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Can I Notarize In Two States If I Live Near The Border?

Hello, I just became a Notary for my job in West Virginia, which is on the border of Ohio. I actually live in Ohio.  Can I notarize in Ohio as well?J.S., West Virginia

No. As a West Virginia Notary, you may perform official acts throughout the state of West Virginia but not beyond state borders  (WVC 39-4-10[a][1]). To be able to notarize in Ohio, you’d have to apply and be commissioned as an Ohio Notary.

Hotline answers are based on the laws in the state where the question originated and may not reflect the laws of other states. If in doubt, always refer to your own state statutes. – The Editors

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14 Comments

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Cassandra

13 Jul 2020

Can you be a licensed Notary in two states if they border each other. (i.e. DC, Maryland, Virginia)

National Notary Association

14 Jul 2020

Hello. It depends on the laws of the specific states in question. For more information, please see here: https://www.nationalnotary.org/notary-bulletin/blog/2014/10/faq-where-can-notaries-use-their-commissions

Renee Sammons

13 Apr 2021

I have a lot of snowbirds here. Can I notarized for them

National Notary Association

16 Apr 2021

Hello. To help us ensure we provide you with the correct information, can you please tell us what state you are commissioned in?

Renee Sammons

16 Apr 2021

Sorry I should have included my state Florida. I have a lot of snowbirds here. Can I notarized for them

National Notary Association

26 Apr 2021

Hello. Any traditional notarization you perform require the signer and yourself to be physically present together within the borders of Florida, but the signer's original place of residence does not matter. If you are authorized to perform remote online notarizations, the signer can be located anywhere, but you must be physically within Florida's borders at the time the remote online notarization is performed.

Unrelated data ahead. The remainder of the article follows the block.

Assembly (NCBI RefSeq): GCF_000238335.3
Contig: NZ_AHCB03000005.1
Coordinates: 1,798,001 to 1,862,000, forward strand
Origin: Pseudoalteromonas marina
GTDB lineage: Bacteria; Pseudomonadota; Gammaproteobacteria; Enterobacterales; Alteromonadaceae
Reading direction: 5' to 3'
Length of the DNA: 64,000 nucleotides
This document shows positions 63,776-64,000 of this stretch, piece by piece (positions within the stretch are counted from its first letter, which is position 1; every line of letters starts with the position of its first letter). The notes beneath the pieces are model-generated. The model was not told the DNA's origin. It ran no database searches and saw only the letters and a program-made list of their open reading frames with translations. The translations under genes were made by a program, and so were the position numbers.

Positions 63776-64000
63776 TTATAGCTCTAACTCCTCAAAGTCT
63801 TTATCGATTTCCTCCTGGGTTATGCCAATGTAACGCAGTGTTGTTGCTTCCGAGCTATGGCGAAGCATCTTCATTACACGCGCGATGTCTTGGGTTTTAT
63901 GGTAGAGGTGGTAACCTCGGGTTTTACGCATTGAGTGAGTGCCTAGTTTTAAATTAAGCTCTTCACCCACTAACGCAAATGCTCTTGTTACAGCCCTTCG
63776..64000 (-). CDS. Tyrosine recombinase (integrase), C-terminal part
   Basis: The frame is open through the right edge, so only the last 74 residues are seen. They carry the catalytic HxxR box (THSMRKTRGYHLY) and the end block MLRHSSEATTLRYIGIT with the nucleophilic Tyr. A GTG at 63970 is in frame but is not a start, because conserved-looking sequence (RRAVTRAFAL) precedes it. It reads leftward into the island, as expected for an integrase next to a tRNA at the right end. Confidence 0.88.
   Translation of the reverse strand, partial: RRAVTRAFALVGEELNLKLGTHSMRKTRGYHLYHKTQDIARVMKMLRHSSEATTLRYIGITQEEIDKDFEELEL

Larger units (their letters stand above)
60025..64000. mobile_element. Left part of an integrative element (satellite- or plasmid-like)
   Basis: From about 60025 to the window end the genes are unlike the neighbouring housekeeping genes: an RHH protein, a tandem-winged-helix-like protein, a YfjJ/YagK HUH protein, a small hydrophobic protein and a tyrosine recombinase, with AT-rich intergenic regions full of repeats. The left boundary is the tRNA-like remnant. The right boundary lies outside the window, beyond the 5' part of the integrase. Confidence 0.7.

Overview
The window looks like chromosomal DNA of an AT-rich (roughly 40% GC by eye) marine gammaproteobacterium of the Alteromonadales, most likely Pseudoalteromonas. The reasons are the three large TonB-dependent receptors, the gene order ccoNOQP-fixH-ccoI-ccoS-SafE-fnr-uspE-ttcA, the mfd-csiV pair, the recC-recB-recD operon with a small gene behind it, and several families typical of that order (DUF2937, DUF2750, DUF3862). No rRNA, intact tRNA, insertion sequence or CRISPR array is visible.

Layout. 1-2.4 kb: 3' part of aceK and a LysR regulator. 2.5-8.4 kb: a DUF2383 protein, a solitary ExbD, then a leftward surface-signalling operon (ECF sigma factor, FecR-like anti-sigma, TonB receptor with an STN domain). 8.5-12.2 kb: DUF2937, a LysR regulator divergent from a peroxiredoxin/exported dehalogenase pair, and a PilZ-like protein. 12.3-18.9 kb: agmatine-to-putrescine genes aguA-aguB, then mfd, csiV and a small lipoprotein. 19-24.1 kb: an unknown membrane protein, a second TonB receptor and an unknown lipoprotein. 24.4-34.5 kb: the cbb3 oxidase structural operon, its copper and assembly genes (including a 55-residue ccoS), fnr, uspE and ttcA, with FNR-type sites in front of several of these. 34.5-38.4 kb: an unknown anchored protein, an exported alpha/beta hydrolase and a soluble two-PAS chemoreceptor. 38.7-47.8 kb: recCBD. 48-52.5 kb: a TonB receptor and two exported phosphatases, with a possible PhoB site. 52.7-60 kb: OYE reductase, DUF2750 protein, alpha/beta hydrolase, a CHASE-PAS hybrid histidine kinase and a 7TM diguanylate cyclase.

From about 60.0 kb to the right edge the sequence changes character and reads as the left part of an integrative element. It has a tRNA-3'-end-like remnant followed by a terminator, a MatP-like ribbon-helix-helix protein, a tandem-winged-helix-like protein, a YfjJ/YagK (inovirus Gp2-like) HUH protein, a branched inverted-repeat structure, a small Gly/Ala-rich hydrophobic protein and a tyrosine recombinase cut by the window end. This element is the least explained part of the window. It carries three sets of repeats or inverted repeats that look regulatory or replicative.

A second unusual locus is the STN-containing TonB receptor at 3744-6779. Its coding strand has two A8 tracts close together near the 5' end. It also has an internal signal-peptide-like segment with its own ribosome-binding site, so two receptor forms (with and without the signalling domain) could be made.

Vimala Lingam

21 Feb 2022

I live in Wisconsin, in a town neighboring Minnesota. I would like to get notarized in both Minnesota and Wisconsin. Minnesota allows you to be a notary even if you live in Wisconsin. So is my coast clear?

National Notary Association

28 Feb 2022

Hello. Applicants for a commission as a Minnesota Notary Public must (MS 359.01, Subd. 1 and 2[a]: (a) Be at least 18 years of age: (b) Be a citizen or a legal resident of Minnesota; (c) Be either a Minnesota resident or a resident of Iowa, North Dakota, South Dakota or Wisconsin; and (d) If a nonresident, designate the Minnesota Secretary of State as their agent for service of process.

Darlene kay Dewees

29 Apr 2022

I HAVE MY NOTARY IN WEST VIRGINIA, CAN I SIGN A DOCUMENT FROM OHIO?

National Notary Association

18 May 2022

Hello. You may notarize a document from Ohio, provided the notarization takes place in West Virginia and meets all requirements of West Virginia law.

Stephannie B

20 Jul 2022

Hello, I live in Detroit Michigan can I notarize for counties in Ohio bordering Michigan?

National Notary Association

28 Jul 2022

Hello. If you hold a Michigan commission, you may only notarize within the borders of your own state. You may not use a Michigan commission to perform notarizations while physically located in Ohio.

Eva

05 Sep 2022

I spend my time in both Oklahoma and Wisconsin can I legally hold RON Certs in both states if I apply for both

National Notary Association

07 Sep 2022

Hello. You would first need to confirm that you meet all eligibility requirements to hold a Notary commission in both states. An applicant for an Oklahoma Notary Public commission must (49 OS 1 and 49 OS 1.1; OAC 655:25-1-2[a][4] and [a][5]): (a) Be a citizen of the United States (49 OS 1); (b) Be a legal resident of Oklahoma or an out-of-state resident who is employed in Oklahoma; (c) Be 18 years of age or older; (d) Be able to read and write English; and (e) Never have been convicted of a felony. An applicant for a commission as a Wisconsin Notary Public must (WS 140.02[1]): (a) be at least 18 years old, (b) have at least the equivalent of an eighth-grade education, (c) be a United States resident (i.e., maintain a permanent dwelling place in the United States and be in fact living in this country [NPI]), (d) have knowledge and/or training with regard to the duties and responsibilities of a Wisconsin Notary, and (e) not have an unacceptable arrest or conviction record (i.e., not have been convicted in state or federal court of a felony or a misdemeanor involving a violation of the public trust, unless a pardon has been issued). Notably, an applicant does not have to be a Wisconsin resident, nor a U.S. citizen.

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